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Topic: A finite set of all naturals
Replies: 32   Last Post: Aug 15, 2013 4:07 PM

 Messages: [ Previous | Next ]
 namducnguyen Posts: 2,777 Registered: 12/13/04
Re: A finite set of all naturals
Posted: Aug 14, 2013 2:33 AM

On 14/08/2013 1:20 AM, quasi wrote:
> Nam Nguyen wrote:
>> quasi wrote:
>>> Nam Nguyen wrote:
>>>> quasi wrote:
>>>>> Nam Nguyen wrote:
>>>>>> quasi wrote:
>>>>>>> Nam Nguyen wrote:
>>>>>>>> quasi wrote:
>>>>>>>>> Nam Nguyen wrote:
>>>>>>>>>>
>>>>>>>>>> More than once, I was asked what the difference between the
>>>>>>>>>> Goldbach Conjecture and its weaker form that an odd number
>>>>>>>>>> greater than 7 is the sum of three odd primes.
>>>>>>>>>>
>>>>>>>>>> The point is though the essences of the 2 conjectures are
>>>>>>>>>> drastically different: _an odd number can not be defined
>>>>>>>>>> without addition_ while an even number can (as per Def-03b
>>>>>>>>>> above).

>>>>>>>>>
>>>>>>>>> Consider the following statements:
>>>>>>>>>
>>>>>>>>> GC_2: All sufficiently large even numbers can be expressed as
>>>>>>>>> the sum of 2 primes.
>>>>>>>>>
>>>>>>>>> GC_4: All sufficiently large even numbers can be expressed as
>>>>>>>>> the sum of 4 primes.
>>>>>>>>>
>>>>>>>>> GC_6: All sufficiently large even numbers can be expressed as
>>>>>>>>> the sum of 6 primes.
>>>>>>>>>
>>>>>>>>> etc ...
>>>>>>>>>
>>>>>>>>> It seems you claim to have proved:
>>>>>>>>>
>>>>>>>>> "It impossible to know whether or not GC_2 is true."

>>>>>>>>
>>>>>>>> That's not what I claimed ...
>>>>>>>>
>>>>>>>> ... my much more restricted claim to prove (as opposed to my
>>>>>>>> own about cGC) would be:
>>>>>>>>
>>>>>>>> (*) If the Goldbach conjecture is true in the natural numbers,
>>>>>>>> then it's impossible to structure theoretically prove, verify
>>>>>>>> it so.

>>>>>>>
>>>>>>> OK.
>>>>>>>

>>>>>>>>> Would your proof method also suffice to prove the same for
>>>>>>>>> GC_4? For GC_6? etc?

>>>>>>>>
>>>>>>>> Before this, do you agree there has been a misunderstanding
>>>>>>>> on what I had said to Virgil I could prove here, in
>>>>>>>> relation to GC_2?

>>>>>>>
>>>>>>> Sure, no problem -- agreed.
>>>>>>>

>>>>>>>> If you do agree, would your questions about GC_4 and GC_6
>>>>>>>> _still_ stand?

>>>>>>>
>>>>>>> Yes.

>>>>>>
>>>>>> Then the answer is No: my proof wouldn't be sufficient for
>>>>>> GC_4 or GC_6 (should they be true), but for a different
>>>>>> reason compared to the weak Goldbach Conjecture.

>>>>>
>>>>> What reason?

>>>>
>>>>

>>>>>> Note that in the case of G_4,
>>>>>> (sum of 4 primes) =>(sum of 2 evens);
>>>>>> and in the case of G_6,
>>>>>> (sum of 6 primes) => (sum of 2 odds).

>>>>>
>>>>> Is the above sentence supposed to be the reason why your proof
>>>>> method can't generalize from G_2 to G_4 or G_6?

>>>>
>>>> Yes.
>>>>
>>>> As I've alluded to in my recent response to you, the conclusion
>>>> of GC_2 isn't of the same essence as those of GC_4 and GC_6.

>>>
>>> The conclusions are clearly not the same.
>>>
>>> After all, the numbers 2,4,6 are not the same.
>>>
>>> The question I asked was whether the proof technique you used
>>> to show that GC_2, if true, is not provable, would generalize
>>> to show the same for GC_4 or GC_6. The conclusions, while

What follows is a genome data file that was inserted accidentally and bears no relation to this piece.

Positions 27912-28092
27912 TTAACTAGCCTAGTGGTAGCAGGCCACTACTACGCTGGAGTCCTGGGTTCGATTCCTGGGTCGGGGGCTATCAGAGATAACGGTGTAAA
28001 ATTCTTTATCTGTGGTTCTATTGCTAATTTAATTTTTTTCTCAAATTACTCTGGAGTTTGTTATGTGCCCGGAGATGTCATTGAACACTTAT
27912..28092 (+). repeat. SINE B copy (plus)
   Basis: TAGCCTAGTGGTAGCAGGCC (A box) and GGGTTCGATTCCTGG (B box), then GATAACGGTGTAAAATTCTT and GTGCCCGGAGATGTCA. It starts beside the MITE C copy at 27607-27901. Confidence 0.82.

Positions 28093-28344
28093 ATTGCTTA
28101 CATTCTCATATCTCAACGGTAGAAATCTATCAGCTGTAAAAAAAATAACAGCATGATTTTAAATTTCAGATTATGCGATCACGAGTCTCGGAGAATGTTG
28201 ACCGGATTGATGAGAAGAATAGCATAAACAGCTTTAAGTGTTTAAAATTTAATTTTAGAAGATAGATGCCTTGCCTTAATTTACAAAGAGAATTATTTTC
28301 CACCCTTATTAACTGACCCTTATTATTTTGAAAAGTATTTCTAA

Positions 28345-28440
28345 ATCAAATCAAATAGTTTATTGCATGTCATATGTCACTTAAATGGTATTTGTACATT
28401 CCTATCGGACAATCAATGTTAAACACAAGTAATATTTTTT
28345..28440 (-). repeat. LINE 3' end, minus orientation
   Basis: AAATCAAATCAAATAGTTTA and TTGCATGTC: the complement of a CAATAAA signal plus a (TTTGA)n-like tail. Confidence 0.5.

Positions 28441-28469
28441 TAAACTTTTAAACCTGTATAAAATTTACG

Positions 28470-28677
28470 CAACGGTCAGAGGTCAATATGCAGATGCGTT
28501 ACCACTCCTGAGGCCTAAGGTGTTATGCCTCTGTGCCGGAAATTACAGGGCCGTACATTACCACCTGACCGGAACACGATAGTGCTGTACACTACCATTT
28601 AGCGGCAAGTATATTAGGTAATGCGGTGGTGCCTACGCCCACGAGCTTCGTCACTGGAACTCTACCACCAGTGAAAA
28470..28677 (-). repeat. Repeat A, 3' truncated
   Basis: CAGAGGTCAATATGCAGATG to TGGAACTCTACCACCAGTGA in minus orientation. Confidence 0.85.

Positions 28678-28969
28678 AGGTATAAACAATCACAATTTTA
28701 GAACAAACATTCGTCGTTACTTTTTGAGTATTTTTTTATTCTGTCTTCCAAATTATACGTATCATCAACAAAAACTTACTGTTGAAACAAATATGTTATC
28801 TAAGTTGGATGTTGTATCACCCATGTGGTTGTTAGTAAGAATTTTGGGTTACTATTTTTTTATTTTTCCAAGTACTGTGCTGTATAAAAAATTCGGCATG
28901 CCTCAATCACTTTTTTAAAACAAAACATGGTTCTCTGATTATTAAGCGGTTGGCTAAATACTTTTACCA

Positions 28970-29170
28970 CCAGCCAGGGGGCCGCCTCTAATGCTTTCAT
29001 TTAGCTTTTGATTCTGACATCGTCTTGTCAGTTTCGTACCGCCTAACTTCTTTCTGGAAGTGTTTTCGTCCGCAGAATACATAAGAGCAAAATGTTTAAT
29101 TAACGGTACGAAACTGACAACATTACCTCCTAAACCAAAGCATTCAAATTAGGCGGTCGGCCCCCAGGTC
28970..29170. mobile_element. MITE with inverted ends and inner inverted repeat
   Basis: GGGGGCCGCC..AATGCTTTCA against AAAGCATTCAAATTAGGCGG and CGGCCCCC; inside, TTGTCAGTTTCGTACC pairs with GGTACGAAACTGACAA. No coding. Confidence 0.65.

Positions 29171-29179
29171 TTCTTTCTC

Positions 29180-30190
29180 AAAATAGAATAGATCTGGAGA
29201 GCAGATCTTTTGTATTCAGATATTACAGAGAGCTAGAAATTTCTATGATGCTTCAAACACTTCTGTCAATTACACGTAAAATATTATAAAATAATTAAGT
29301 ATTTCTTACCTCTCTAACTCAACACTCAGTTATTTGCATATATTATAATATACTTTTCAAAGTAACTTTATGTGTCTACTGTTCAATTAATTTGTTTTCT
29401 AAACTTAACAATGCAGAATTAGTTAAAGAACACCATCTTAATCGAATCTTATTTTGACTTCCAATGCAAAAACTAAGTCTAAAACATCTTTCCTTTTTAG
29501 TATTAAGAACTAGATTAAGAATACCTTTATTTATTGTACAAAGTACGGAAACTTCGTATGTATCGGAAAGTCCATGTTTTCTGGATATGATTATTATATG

>>> different, have some similarities, so it's not inconceivable
>>> that you could apply essentially the same reasoning for GC_4
>>> or GC_6 as you did for GC_2.
>>>

>>>> For instance,
>>>> (sum of 4 primes) can be written as (sum of 2 evens)

>>>
>>> Not really.
>>>
>>> Firstly, the statements of GC_2, GC_4, GC_6 do not require
>>> all of the primes to be odd.

>>
>> You seem to have mislead me then with your clause "All sufficiently
>> large even numbers" in GC_2, GC_4, GC_6.
>>
>> Without loss of generality, given GC_2, GC_4, GC_6, let's assume all
>> the underlying primes here are odd. Do you agree?
>>
>> If you do agree, we'll continue further.

>
> Sure, no problem.
>

>>> Of course, for GC_2, the primes do have to be odd (except for
>>> the case 4 = 2+2), but for GC_4 or GC_6 there's nothing to
>>> prevent the prime 2 from being used (twice).

>
> As you can see below, I already allowed for the possibility
> that you were assuming that 'primes' meant 'odd primes'.

Ok. Thanks. I'll respond tomorrow; I have to go now.

Cheers.

>
>>> But even if GC_4 and GC_6 were modified so as to be restricted
>>> to odd primes only, the statement
>>>
>>> All sufficiently large even numbers can be expressed
>>> as the sum of 4 primes.
>>>
>>> is not logically equivalent (unless GC_2 has been proved)
>>> to the trivially true statement
>>>
>>> All sufficiently large even numbers can be expressed
>>> as the sum of 2 even numbers.
>>>

>>>> where there's _no_ 'prime' being mentioned. On the other hand,
>>>> in sum of 2 primes), we can't get rid of 'prime' in the
>>>> expression,

>>>
>>> How would you rewrite GC_4, maintaining logical equivalence,
>>> without using the word 'prime'?
>>>

>>>> with the exception that (sum of 2 primes) is a sum of 1's but
>>>> that's true but indistinguishable from any sums (odd, even,
>>>> what have you).

>>>
>>> I have no idea what the above sentence means.

>
> quasi
>

--
-----------------------------------------------------
There is no remainder in the mathematics of infinity.

NYOGEN SENZAKI

Date Subject Author
8/12/13 Ben Bacarisse
8/12/13 Peter Percival
8/12/13 fom
8/12/13 Ben Bacarisse
8/12/13 namducnguyen
8/12/13 namducnguyen
8/12/13 antani
8/12/13 namducnguyen
8/13/13 Marshall
8/13/13 quasi
8/13/13 namducnguyen
8/13/13 quasi
8/13/13 namducnguyen
8/13/13 namducnguyen
8/13/13 quasi
8/13/13 namducnguyen
8/14/13 quasi
8/14/13 namducnguyen
8/14/13 quasi
8/14/13 namducnguyen
8/15/13 namducnguyen
8/15/13 Virgil
8/15/13 namducnguyen
8/15/13 antani
8/13/13 antani
8/13/13 Peter Percival
8/13/13 Ben Bacarisse
8/13/13 namducnguyen
8/14/13 Peter Percival
8/14/13 Shmuel (Seymour J.) Metz